Wednesday, November 02, 2005

British teen cleared in 'e-mail bomb' case

A British teenager has been cleared of launching a denial-of-service attack against his former employer, in a ruling that delivers another blow to the U.K's Computer Misuse Act.

At Wimbledon Magistrates Court in London, District Judge Kenneth Grant ruled Wednesday that the teenager had not broken the CMA, under which he was charged. The defendant, who can't be named for legal reasons, was accused of sending 5 million e-mail messages to his ex-employer that caused the company's e-mail server to crash.

The teenager greeted the news with relief, although an appeal by the prosecution is still possible. "I feel very happy. This has been going on for two years. At the moment, this is no longer hanging over my head," the teenager told ZDNet UK.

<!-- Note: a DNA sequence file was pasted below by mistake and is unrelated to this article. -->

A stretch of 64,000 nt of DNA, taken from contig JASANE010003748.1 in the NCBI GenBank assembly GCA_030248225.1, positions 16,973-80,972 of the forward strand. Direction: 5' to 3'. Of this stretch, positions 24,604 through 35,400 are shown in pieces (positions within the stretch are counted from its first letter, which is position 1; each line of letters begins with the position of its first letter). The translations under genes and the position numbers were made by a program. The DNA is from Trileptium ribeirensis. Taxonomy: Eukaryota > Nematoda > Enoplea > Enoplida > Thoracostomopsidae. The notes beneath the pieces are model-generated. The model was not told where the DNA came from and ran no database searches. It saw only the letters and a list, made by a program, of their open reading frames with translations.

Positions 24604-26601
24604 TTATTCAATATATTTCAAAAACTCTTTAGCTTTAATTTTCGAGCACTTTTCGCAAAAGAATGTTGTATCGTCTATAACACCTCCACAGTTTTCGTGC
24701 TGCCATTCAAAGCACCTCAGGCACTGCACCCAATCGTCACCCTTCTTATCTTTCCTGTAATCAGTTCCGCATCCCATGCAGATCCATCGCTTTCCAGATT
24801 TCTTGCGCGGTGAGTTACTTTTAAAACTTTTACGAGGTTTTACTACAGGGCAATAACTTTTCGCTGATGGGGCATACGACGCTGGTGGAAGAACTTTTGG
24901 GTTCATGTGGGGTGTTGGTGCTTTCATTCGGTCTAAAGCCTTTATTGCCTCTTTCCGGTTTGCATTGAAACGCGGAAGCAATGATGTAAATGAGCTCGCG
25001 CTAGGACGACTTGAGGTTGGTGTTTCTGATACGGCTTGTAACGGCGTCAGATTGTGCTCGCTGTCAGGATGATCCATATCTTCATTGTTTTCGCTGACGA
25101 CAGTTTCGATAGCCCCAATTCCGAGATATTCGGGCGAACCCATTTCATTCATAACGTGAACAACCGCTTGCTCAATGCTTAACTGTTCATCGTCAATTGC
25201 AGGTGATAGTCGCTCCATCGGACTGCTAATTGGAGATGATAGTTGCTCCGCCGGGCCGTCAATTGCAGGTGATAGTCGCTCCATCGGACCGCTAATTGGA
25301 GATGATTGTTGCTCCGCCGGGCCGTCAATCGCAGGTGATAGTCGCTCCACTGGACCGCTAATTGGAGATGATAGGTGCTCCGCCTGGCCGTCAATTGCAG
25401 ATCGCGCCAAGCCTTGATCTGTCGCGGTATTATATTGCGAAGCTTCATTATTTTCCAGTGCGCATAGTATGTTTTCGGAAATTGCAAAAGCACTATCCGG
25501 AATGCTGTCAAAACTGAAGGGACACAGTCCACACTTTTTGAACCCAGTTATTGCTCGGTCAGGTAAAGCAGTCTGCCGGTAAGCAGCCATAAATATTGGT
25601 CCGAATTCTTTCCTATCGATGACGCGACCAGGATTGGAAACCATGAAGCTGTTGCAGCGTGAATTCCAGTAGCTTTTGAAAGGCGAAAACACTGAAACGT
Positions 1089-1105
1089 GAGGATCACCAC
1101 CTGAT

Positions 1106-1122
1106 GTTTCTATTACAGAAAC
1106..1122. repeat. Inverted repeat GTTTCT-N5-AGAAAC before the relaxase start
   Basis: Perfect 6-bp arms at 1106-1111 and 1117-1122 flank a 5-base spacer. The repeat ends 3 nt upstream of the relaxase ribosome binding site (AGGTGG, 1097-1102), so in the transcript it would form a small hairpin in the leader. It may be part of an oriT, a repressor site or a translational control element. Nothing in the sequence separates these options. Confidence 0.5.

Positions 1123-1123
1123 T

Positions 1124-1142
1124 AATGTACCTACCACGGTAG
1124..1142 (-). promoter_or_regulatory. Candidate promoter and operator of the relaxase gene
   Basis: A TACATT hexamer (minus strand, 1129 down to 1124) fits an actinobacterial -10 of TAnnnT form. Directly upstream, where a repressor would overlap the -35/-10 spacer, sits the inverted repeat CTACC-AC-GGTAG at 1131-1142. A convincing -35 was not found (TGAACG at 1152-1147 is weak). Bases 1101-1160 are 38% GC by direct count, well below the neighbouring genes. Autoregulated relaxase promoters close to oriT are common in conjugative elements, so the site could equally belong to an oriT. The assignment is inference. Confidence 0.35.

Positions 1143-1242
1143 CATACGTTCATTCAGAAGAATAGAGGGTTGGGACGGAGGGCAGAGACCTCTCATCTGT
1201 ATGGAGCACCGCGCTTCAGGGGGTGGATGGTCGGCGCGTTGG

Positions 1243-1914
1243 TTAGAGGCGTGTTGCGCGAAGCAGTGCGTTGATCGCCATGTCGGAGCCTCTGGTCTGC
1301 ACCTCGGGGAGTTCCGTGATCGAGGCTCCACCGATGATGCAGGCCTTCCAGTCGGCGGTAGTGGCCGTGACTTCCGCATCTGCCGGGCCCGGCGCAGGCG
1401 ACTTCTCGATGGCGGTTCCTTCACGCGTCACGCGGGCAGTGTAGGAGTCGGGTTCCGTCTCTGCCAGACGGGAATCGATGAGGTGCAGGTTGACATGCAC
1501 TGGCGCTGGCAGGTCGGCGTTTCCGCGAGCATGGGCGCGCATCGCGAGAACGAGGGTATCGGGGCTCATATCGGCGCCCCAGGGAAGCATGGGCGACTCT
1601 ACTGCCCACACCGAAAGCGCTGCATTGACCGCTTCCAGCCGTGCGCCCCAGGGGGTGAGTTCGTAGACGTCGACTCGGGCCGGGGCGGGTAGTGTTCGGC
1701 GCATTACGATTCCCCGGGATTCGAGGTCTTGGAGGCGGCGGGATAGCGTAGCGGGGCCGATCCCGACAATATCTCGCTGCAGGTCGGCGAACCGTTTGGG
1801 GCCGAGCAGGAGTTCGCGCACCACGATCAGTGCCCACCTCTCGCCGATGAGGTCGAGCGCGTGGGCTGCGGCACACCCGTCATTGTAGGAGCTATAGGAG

The CMA, which was introduced in 1990, does not specifically include a denial-of-service attack as a criminal offense, something some members of the U.K. parliament want changed. However, it does explicitly outlaw the "unauthorized access" and "unauthorized modification" of computer material. Section 3 of the act, under which the defendant was charged, concerns unauthorized data modification and tampering with systems.

A denial-of-service attack is one in which a flood of information requests is sent to a server, bringing the system to its knees and making it difficult to reach.

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